On the flip side, the lack of English proficiency can affect other subjects, which may put tremendous stress on the children and the parents, particularly when the children attends all-English school, like mine.  As the children were still young at that age, I was not overly concerned about the other subjects, though math word problems, which have a strong language component, can present quite a challenge.  It had been my hope that with catching up in English and adequate math practice, the child will outgrow that phase.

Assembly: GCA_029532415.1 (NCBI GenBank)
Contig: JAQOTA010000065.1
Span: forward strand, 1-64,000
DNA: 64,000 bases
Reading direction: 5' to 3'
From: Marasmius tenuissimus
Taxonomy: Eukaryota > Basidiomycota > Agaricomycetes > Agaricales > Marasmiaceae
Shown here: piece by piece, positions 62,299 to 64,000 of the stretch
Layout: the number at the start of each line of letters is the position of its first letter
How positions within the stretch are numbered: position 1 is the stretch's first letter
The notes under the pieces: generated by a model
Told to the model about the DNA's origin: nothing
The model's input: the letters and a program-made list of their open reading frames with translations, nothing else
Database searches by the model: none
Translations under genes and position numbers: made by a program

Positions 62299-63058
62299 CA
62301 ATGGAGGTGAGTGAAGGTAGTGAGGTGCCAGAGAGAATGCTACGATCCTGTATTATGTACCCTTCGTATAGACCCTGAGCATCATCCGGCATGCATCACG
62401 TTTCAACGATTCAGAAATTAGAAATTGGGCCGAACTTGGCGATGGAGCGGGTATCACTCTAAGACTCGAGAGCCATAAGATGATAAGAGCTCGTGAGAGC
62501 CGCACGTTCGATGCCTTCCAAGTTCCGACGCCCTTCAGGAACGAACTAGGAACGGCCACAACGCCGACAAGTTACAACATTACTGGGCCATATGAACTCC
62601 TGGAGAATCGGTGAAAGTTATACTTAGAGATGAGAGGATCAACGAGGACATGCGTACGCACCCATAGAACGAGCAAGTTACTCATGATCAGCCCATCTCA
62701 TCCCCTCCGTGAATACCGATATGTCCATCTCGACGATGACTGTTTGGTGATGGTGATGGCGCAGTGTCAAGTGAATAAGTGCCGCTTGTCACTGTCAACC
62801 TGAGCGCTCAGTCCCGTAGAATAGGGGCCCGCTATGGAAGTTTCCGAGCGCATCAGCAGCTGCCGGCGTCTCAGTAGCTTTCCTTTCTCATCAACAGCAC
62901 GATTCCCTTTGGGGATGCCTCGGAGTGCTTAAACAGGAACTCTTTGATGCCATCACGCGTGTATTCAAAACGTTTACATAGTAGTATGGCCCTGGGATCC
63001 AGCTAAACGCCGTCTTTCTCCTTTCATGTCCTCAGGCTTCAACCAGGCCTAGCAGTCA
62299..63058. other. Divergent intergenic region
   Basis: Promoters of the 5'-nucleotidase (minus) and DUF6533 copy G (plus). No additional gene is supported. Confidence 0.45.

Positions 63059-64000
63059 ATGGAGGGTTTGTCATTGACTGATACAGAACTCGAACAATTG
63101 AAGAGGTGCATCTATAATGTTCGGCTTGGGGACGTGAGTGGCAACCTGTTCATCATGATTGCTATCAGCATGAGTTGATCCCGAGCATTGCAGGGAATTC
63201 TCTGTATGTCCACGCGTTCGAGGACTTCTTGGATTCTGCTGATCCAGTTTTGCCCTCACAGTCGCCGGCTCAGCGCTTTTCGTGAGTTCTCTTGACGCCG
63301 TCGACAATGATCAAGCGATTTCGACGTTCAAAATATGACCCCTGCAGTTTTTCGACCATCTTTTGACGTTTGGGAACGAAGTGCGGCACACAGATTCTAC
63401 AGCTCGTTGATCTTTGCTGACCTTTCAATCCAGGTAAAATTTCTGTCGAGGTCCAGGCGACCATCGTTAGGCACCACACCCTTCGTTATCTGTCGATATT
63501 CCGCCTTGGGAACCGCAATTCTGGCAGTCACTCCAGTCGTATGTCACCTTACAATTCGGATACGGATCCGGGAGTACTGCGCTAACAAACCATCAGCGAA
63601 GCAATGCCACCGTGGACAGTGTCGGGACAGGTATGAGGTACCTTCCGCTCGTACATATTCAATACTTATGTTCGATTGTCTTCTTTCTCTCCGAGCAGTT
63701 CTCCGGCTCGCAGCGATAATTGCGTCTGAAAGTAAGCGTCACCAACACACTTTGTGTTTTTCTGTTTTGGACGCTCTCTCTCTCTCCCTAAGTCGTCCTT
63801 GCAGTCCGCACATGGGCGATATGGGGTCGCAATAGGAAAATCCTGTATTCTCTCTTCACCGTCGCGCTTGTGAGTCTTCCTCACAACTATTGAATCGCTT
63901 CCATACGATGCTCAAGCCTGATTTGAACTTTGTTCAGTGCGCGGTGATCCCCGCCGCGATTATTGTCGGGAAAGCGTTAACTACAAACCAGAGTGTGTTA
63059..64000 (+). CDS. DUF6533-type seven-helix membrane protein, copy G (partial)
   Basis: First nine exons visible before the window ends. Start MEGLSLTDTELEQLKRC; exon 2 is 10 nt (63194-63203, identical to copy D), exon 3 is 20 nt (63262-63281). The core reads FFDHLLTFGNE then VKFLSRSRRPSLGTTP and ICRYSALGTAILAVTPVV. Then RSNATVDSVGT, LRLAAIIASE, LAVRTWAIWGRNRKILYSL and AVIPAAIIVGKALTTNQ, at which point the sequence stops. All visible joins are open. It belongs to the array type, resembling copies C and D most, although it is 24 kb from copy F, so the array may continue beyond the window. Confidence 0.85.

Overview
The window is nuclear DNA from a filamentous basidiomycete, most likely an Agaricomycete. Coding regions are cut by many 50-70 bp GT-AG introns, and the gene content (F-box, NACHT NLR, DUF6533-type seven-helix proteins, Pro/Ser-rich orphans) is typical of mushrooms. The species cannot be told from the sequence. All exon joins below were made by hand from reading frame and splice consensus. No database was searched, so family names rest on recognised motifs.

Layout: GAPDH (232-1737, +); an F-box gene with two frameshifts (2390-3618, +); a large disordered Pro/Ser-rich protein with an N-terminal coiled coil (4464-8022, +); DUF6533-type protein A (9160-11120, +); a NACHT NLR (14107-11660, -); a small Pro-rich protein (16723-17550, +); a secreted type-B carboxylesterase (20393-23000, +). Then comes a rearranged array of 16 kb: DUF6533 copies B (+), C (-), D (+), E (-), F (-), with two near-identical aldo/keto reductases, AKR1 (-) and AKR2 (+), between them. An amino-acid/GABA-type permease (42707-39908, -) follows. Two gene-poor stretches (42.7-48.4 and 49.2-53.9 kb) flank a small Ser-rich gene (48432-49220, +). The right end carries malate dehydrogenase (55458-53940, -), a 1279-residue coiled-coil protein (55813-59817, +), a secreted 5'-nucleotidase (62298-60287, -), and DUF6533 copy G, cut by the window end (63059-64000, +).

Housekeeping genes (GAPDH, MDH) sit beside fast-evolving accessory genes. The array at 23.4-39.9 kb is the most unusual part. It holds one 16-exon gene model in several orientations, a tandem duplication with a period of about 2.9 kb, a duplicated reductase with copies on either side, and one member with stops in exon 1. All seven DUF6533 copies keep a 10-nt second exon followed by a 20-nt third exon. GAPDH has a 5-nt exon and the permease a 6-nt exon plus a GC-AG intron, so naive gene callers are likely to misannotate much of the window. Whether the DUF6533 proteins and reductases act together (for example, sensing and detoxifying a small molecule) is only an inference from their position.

As mentioned in prior posts, the English proficiency of my elder daughter “Charlotte” was terrible when she was attending third grade in the small private school she attended (more “limited” public school options in more rural NC).  Though it was so by my design, I just about couldn’t take it then, particularly when I supervised her homework time.  And her Chinese was still not strong enough.  So, I pulled both of my daughters out mid-school year and have them homeschooled for about 20 months.  Charlotte’s Chinese and English both improved much through homeschooling.  She then returned to another private school starting 5th grade.